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Stewart Farms opens private retail cannabis location in St. Stephen

By Scott Pettigrew Apr 27, 2023 | 8:40 PM

New Brunswick’s fifth FarmGate cannabis store opened its doors last week, marking a first for southern New Brunswick and Charlotte County’s foray into the space.

Cutting the ribbon at 4:20 p.m., Stewart Farms founder and CEO Tanner Stewart welcomed the public into the new storefront on April 20.

“It was our local [Progressive] Conservative MLA Kathy Bockus who cut the ribbon of southern New Brunswick’s first privately owned cannabis retail store,” he says.

Located at 30 Progress Drive in St. Stephen, the storefront is attached to his farming and production facility, allowing patrons to access Stewart Farms products directly if they are in the area.  Stewart likens it to a taproom at a brewery or a tasting room at a distillery.

“It’s a place for us to connect directly with our community and showcase all the products,” he says. “We’re not even one week into it, but the impact that this retail store is going to have on us as a company is going to be quite significant.”

Stewart says being able to deal directly with customers is going to give the company valuable insight into what is and isn’t, working for their customers.

“It gives us that direct feedback.”

This new storefront is part of Cannabis NB’s model evolution which began in 2021 with the FarmGate program and the first FarmGate store, Crystal Cure in Shediac Cape in late 2021.

When the new model was introduced in 2021, Cannabis NB CEO Lori Stickles described the program as a way to “increase visibility for local licensed producers, and provide them with more opportunities to educate customers about their products at their own facility, while also creating potential tourism opportunities”.

Products sold at FarmGate locations must be grown, produced, and packaged onsite, in addition to following all of Health Canada’s cannabis-related guidelines.

CNB is making plans to add long-term and seasonal pop-up stores as well as to launch a new private retail channel of 10 stores.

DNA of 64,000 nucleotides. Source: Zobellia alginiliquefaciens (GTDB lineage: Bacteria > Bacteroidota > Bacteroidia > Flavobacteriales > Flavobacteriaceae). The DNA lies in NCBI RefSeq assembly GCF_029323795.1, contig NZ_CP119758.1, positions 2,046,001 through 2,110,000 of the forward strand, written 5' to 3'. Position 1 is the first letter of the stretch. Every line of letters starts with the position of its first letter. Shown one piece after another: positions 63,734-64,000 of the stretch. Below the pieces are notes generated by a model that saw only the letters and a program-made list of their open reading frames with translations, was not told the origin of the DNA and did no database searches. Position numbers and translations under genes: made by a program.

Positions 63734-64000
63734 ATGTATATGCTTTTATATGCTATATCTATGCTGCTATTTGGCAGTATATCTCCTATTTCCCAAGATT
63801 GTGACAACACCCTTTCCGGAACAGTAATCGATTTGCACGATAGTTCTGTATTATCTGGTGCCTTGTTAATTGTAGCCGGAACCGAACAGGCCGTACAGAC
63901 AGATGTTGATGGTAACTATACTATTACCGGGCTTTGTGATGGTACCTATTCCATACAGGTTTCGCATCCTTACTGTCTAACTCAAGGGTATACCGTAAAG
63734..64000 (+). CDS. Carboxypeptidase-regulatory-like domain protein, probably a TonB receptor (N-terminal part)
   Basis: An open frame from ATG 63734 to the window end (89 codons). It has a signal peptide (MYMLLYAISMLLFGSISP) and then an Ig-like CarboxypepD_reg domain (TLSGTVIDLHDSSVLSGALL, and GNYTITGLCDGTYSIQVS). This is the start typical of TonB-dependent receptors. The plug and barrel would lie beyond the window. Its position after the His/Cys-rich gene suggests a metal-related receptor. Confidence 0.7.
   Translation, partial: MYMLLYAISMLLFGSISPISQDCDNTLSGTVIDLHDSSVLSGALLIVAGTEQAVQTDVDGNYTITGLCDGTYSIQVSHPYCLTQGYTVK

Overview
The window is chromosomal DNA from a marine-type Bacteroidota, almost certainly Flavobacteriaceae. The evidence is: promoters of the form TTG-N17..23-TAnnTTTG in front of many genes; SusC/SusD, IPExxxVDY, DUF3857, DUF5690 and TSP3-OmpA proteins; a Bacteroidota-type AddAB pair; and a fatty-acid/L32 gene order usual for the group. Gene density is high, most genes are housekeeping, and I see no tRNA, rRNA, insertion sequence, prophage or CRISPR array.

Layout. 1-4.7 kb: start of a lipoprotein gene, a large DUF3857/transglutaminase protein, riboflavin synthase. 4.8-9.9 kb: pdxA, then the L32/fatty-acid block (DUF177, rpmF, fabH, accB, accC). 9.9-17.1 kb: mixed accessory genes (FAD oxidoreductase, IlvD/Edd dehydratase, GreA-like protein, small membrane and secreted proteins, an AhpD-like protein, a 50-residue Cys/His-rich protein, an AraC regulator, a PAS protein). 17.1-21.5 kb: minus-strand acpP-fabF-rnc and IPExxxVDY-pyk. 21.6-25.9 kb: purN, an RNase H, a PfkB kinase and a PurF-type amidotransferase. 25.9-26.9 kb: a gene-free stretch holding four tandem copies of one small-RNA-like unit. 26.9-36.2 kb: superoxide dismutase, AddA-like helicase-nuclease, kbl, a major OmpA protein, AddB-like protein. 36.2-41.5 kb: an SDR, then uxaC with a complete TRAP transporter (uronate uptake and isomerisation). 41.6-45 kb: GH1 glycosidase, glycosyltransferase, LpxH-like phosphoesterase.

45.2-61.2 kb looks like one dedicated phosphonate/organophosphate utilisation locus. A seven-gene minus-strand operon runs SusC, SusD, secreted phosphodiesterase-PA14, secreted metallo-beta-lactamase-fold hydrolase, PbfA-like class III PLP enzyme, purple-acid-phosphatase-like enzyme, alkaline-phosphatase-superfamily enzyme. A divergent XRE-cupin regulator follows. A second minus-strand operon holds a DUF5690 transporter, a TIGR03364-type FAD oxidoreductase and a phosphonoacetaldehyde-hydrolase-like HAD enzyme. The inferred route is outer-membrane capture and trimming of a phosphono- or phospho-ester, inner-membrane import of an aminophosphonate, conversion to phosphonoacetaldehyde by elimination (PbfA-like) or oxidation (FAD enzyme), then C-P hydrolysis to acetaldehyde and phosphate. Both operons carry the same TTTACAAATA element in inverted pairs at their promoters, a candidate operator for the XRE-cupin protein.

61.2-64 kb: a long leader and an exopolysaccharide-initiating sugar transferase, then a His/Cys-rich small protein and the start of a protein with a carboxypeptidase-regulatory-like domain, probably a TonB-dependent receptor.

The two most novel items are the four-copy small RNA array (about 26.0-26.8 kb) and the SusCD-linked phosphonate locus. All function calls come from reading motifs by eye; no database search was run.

In its latest financial statement for the quarter ending October 2, 2022, Cannabis NB reported total product sales of $21.7 million which was down 3.3 per cent from the same period the year before.  While dried flower, extracts, and accessories were all down compared to the second quarter the year before, edibles, topicals, and concentrates were all up.

This is great news for Stewart, who, while selling traditional dried flower and other cannabis products, has been making his mark in wellness products. His series of topical balms, featuring not just cannabis from the farm, but other traditional anti-inflammation herbs like turmeric, lavender, and lemongrass, as well as a number of other wellness-centered products complement this new trend in cannabis products.

In shipping his cannabis-infused balms, salt soaks, and bath bombs to customers across the country Stewart has tried to remain true to his New Brunswick roots.

“We went full New Brunswick with blueberries and seaweed,” he says of his salt soaks, noting that Stewart Farms works with nearby Magellan Aqua Farms to get the seaweed extract straight from the source at the Bay of Fundy.

But beyond his enthusiasm for Stewart Farm’s products, Stewart has boundless enthusiasm for the potential in New Brunswick, and the St. Stephen region, for the cannabis industry.

Stewart Farms has 30 full-time employees including chemists, horticulturalists, and marine biologists, as well as providing meaningful part-time work for 16 additional special needs employees. The financial contribution to the region is significant for such a small community, and his is just one of other similar operations in the area.

“We’re equal with everyone else right now,” he says of the cannabis space. His farm has one of the largest cannabis-related genetic libraries in North America and is gleaning new information in this emerging industry every day.

He says New Brunswick can compete on the world stage in this industry if the government commits to supporting not only selling products, but nurturing the industry so that operations like his and others in the Maritimes, can become world leaders in understanding cannabis, cultivating it, and making high-quality products.

“While cannabis remains federally illegal in the United States, Canada has a global advantage over the United States and we’re squandering it,” he says. “It comes down to over-regulation and over-tax.”

He says when the cannabis industry first started in New Brunswick there was a lot of enthusiasm from the government and organizations like ONB for putting the province on the cutting edge of development and production, not just storefronts. He’d like to see that enthusiasm for this multi-million-dollar industry return.

“It’s anyone’s game right now to be the most cannabis-friendly, most innovative, supportive place in the world to drive this industry forward.”

Alex Graham is a reporter with Huddle, an Acadia Broadcasting content partner.


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